See, the thing is, you guys only look at this from one perspective. The big screen. But there are a plethora of reasons as to why many people don't feel any need to shoot 4k... because it's not often needed and creates problems later on. For example, I was working on a production last month that had super tight turn around times. We didn't want to shoot on the likes of the EX1 or similar, so we chose the Alexa. For us it was perfect, and meant that the turn around time was manageable. Something that wouldn't have been possible if we were shooting on RED. Obviously RED wants everything to be measured on resolution, as they will win. But for most people, 4k, 6k and whatever comes next isn't really important, as we aren't shooting for big screen. We are shooting for TV and the internet. I often wonder how many of you guys are actually shooting for the big screen...
    I have to take issue with your post here Richard. It seems to me that you are only looking from one perspective yourself.

    4K is not needed on every project, this is true. But you're not forced to stick with 4K in post. Have you heard of Adobe Premiere?

    In Premiere you can change your resolution on the fly, no need for transcoding to prores or anything else because the r3d files work natively.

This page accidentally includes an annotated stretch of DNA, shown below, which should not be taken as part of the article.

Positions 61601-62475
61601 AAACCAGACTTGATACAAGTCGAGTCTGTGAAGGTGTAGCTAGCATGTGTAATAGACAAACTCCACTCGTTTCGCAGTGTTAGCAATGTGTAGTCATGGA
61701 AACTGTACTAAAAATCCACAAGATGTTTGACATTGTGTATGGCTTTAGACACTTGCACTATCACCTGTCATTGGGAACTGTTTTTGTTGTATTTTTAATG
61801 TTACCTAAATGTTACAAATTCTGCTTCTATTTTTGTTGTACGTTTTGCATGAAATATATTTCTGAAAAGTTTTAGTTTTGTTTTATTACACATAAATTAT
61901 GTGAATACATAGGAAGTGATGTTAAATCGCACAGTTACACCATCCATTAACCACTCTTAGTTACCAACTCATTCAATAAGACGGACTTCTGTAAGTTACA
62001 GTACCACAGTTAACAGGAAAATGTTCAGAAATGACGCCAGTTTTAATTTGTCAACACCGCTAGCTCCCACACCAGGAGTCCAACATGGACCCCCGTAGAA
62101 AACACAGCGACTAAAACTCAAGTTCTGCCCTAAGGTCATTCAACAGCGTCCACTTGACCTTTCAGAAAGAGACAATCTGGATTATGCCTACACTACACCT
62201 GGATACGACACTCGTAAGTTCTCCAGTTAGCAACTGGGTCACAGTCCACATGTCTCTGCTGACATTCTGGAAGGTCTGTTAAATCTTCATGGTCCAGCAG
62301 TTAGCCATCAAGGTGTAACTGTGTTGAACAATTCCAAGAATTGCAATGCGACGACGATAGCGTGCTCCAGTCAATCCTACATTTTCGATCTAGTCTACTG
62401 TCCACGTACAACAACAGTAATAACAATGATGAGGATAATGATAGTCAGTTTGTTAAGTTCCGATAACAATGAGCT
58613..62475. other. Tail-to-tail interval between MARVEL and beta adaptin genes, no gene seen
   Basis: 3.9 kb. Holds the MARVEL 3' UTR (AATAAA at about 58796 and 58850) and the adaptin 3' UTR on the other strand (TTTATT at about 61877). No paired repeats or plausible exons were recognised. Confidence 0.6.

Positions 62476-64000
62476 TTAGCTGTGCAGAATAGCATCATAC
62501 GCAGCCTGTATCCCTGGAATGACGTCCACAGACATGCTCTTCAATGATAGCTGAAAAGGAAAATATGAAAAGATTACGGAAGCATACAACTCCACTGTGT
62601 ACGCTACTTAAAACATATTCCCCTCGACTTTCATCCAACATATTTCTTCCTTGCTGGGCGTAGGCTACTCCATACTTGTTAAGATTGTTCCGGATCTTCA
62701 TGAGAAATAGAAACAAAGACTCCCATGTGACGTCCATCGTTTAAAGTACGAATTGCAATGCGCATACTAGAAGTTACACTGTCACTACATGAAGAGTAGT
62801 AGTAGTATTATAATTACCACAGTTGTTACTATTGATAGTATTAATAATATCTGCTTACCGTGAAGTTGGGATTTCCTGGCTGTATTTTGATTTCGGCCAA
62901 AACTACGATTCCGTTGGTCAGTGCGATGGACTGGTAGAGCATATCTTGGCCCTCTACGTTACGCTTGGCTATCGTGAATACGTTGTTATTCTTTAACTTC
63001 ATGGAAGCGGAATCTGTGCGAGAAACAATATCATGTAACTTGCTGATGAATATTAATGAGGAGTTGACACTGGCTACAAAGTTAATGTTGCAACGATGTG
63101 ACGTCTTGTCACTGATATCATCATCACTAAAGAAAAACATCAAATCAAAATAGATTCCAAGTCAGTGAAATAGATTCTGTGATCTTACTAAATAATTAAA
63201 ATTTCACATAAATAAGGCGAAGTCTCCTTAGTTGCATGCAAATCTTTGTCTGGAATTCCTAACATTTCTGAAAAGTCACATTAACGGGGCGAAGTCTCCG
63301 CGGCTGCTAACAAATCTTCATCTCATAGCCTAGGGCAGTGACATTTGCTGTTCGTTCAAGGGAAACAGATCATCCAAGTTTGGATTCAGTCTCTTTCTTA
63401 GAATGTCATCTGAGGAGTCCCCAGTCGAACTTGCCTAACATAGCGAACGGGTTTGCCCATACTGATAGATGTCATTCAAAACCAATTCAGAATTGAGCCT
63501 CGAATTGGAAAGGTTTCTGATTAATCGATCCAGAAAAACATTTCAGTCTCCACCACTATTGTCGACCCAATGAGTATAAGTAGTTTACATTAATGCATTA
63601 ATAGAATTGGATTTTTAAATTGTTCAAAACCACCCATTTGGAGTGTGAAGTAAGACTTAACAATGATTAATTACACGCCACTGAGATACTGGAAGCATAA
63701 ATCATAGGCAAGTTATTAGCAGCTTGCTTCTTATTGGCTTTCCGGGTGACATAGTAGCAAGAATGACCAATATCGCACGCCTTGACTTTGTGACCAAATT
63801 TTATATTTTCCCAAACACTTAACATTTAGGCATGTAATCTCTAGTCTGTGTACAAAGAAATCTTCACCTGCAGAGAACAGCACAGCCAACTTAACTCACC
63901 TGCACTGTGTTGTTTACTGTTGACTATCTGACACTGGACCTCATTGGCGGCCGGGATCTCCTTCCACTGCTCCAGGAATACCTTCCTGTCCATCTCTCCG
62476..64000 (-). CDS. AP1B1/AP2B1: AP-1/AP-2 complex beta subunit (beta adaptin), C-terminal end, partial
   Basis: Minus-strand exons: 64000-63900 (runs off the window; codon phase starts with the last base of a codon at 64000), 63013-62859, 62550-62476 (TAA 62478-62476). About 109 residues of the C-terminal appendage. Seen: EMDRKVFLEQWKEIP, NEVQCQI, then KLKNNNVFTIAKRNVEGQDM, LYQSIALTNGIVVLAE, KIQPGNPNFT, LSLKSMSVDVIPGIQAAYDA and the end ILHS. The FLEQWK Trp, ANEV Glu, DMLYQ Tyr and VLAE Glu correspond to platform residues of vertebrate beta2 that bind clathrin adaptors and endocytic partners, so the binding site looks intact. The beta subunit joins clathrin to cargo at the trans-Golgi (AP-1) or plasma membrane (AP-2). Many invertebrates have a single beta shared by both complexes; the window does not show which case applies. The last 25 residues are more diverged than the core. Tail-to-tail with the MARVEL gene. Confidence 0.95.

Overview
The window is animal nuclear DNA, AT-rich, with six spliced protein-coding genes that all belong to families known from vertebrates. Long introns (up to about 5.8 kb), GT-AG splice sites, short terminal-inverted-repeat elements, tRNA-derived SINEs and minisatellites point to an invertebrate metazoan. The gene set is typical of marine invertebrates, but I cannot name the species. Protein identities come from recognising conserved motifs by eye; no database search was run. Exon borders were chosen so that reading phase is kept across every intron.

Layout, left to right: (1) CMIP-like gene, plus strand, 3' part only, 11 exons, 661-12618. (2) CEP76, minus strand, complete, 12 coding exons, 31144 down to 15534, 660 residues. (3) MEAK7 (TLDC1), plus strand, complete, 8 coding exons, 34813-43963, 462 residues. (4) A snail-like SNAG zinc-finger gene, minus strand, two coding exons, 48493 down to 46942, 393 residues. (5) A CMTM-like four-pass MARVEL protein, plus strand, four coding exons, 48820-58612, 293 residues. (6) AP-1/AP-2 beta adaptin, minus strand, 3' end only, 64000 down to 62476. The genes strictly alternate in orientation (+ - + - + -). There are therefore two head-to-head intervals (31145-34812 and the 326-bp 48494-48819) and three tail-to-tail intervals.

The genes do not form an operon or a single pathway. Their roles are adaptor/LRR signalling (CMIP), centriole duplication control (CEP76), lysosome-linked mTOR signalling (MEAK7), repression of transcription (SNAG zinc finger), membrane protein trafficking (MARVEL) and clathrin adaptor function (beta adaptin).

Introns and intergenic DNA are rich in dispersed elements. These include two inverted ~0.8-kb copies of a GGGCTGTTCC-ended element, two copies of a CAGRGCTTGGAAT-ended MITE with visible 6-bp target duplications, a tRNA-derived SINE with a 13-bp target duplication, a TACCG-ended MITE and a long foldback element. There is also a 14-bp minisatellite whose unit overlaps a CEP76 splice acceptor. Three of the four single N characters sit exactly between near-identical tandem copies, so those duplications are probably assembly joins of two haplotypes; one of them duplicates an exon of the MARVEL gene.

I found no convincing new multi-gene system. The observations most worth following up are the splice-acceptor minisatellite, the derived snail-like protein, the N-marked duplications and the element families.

This is not a slow process, it's instantaneous Richard.


    And while 4K was one feature that attracted me to buying my Scarlet, it sure as shit was not the only one!

    The main ones being HDRx, Canon auto-focus, the small size, easy workflow, firmware updates and an upgrade path to Dragon (well, that came afterwards).


    A lot of people have misconceptions about RED cameras and their workflow. But in fairness, I find that they simply don't have enough knowledge of how to handle either.
    IMDB // REEL

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  5. #75  
    Senior Member shashbugu's Avatar
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    Quote Originally Posted by Patrick Tresch View Post
    The test should also contain shooting ergonomics.

    Image quality is necessary for a camera manufacturer but is the camera usuable on a shooting set?

    I had a lot of trouble with the Epic due to sound noise level and over heating in long takes.

    How long can we shoot without technical limitations like media or heat?